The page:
I have curly hair that is macroscopic on two levels: the curls are large, and thus completely absent until the hair is at least a couple inches long, and it creates the macroscopic curls that the OP is about. The only other area of body hair that has hair long enough and dense enough to exhibit macroscopic curl features does exhibit such curls.

Perhaps examining the problem from an evolutionary standpoint would be more useful. In eras before modern hair care, would macro curly hair be a more desirable trait than curly hair that doesn’t have the macro structure in populations where both traits were present and all else was equal?

One could even argue that it must still be a more desirable trait for some people, or we would have no concept of a ‘perm’ or hair curlers or any of that cruft.

Don’t ever again post such a question when I’m about to go to bed. :mad: I hate you. :slight_smile:

The good thing: It was easier than I thought and I could fall asleep at 23:44, tightly hugging a notebook full of squiggly lines.

The bad thing: Can’t explain it without diagrams.

Imagine a cylinder with a line wrapped around (1). This is our model of a curly hair. Unroll this spiral, and it will be the diagonal of a rectangle in a flat coordinate system (2). Note that the relative position of two spirals is only determined by their distance, rotating or three-dimensionally shifting one of them would both map onto shifting its origin sideways in this system (3).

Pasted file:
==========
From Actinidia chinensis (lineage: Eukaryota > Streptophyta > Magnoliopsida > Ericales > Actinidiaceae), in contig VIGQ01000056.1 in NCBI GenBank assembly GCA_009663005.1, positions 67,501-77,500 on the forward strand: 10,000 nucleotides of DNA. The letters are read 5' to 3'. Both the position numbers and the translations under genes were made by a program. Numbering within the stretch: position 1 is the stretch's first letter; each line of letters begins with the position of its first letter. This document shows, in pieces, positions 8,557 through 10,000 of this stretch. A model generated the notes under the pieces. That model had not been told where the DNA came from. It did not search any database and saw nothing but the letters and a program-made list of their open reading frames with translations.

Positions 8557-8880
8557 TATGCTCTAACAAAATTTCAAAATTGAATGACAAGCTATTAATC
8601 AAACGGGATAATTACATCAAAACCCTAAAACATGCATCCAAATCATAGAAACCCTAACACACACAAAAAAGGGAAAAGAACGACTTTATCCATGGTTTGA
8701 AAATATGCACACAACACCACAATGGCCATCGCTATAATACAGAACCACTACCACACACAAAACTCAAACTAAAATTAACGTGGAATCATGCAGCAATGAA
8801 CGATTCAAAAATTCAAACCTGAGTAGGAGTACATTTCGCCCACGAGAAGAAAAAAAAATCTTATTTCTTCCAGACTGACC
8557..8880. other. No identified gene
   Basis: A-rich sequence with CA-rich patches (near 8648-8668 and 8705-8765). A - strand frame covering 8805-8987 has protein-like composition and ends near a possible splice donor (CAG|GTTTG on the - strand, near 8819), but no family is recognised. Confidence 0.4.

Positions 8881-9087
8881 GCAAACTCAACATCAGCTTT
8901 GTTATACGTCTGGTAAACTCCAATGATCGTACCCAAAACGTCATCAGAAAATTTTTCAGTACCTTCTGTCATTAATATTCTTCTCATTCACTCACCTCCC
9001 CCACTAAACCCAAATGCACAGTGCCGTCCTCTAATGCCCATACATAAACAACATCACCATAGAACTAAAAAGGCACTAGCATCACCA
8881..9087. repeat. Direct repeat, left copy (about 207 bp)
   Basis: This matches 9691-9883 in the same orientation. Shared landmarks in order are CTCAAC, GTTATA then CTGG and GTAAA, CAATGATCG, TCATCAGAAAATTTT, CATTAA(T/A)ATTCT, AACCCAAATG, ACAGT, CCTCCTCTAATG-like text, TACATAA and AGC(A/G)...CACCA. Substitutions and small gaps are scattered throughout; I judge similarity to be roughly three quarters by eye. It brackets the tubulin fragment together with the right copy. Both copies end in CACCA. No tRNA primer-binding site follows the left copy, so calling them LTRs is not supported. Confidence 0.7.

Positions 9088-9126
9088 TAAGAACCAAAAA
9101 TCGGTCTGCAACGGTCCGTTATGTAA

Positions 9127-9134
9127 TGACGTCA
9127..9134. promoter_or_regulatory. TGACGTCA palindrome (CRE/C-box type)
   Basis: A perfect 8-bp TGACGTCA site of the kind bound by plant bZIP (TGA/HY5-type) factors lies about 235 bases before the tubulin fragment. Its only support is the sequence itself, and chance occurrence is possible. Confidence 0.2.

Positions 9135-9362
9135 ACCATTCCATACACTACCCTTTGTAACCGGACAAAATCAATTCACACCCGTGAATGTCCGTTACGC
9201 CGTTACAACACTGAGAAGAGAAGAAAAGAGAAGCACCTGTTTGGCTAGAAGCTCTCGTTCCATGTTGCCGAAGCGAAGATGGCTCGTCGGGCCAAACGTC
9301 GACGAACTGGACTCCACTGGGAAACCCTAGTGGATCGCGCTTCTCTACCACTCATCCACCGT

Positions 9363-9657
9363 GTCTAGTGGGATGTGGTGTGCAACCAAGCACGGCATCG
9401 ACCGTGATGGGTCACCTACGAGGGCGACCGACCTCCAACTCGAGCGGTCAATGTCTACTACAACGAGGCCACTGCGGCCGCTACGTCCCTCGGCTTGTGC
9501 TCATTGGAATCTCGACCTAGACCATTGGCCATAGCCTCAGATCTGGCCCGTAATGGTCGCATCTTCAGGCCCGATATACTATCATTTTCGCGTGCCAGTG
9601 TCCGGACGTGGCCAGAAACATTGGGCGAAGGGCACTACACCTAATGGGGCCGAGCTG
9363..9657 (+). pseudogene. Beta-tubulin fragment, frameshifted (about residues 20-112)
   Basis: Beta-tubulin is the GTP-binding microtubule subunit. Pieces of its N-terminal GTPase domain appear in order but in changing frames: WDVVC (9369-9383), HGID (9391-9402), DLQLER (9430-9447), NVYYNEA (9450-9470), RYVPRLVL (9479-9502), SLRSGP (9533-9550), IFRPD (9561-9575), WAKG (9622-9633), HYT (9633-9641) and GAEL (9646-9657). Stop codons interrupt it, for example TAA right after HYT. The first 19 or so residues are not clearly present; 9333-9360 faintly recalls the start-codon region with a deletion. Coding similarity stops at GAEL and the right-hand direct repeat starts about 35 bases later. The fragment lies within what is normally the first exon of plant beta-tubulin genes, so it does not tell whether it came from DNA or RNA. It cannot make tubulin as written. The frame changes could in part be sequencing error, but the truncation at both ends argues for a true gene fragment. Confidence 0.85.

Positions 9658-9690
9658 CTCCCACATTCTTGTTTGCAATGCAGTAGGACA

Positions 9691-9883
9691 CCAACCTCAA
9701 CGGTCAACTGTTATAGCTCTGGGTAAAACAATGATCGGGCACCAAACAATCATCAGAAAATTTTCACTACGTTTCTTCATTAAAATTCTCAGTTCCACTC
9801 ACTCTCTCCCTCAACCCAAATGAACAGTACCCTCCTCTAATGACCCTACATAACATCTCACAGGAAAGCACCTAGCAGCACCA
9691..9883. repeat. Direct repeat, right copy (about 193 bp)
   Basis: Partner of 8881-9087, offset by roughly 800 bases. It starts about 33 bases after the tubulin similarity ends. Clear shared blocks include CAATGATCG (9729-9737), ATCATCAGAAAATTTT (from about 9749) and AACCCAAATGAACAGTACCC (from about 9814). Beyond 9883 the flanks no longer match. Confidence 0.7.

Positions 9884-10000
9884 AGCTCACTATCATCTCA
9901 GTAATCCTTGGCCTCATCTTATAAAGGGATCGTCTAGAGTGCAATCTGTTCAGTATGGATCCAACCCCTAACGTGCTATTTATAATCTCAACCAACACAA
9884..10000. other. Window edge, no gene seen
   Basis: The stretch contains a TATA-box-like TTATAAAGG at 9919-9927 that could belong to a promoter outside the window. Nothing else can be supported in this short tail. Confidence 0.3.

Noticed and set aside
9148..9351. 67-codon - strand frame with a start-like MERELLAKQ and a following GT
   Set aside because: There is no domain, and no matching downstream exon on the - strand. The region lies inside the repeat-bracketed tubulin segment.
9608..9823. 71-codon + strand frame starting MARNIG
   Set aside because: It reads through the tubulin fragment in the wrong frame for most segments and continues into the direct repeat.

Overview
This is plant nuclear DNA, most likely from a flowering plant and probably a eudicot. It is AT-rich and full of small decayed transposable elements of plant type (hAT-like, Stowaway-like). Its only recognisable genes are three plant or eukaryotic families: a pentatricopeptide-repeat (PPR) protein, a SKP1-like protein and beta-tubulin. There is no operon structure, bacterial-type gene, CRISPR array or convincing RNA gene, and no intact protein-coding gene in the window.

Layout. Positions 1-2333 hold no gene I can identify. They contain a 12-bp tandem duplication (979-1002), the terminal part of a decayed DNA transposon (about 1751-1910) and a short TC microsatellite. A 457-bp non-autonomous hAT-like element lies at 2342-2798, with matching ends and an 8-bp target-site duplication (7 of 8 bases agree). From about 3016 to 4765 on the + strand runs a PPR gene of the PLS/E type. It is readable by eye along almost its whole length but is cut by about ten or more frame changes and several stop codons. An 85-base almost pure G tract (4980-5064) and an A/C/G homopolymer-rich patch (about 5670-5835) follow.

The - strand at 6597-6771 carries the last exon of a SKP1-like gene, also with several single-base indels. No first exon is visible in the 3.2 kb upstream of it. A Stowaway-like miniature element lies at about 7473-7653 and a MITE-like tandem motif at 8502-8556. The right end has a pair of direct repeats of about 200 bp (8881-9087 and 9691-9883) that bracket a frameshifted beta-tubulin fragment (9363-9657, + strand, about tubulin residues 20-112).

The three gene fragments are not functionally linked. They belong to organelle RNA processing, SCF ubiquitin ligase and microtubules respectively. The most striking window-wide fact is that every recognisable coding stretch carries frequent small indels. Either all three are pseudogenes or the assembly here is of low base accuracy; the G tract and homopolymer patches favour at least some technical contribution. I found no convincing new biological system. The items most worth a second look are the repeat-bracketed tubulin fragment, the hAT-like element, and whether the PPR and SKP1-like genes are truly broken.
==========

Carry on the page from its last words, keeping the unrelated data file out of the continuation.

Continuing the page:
If one of these hairs gets pushed, it will pivot around the point of its origin (4). I think I omitted some shearing of the rectangle (no hair cutting jokes, please :)) (I now realize the aspect ratio of the browser font took care of it!), and it would rather bend than pivot, but that doesn’t affect the following theory.

Now even on the head of Homer Simpson is more than one hair. When two hairs meet, there will be a point of contact, at which forces are exchanged. One hair gets pushed left “*”, the other right “#” (6), resulting in the contact point moving further down on the length of both hairs.

This tends to equalize the angles of them. Of course if the force gets too strong, the contact point will move over the end of one hair (7), leaving the hairs free to get entangled in another place, thus statistically lumping them together in macro-curls with minimal elastic stress.

Note that what looks like the hairs could simply pass by each other results from our coordinate transformation. In reality it would be like trying to separate two entangled spiral springs.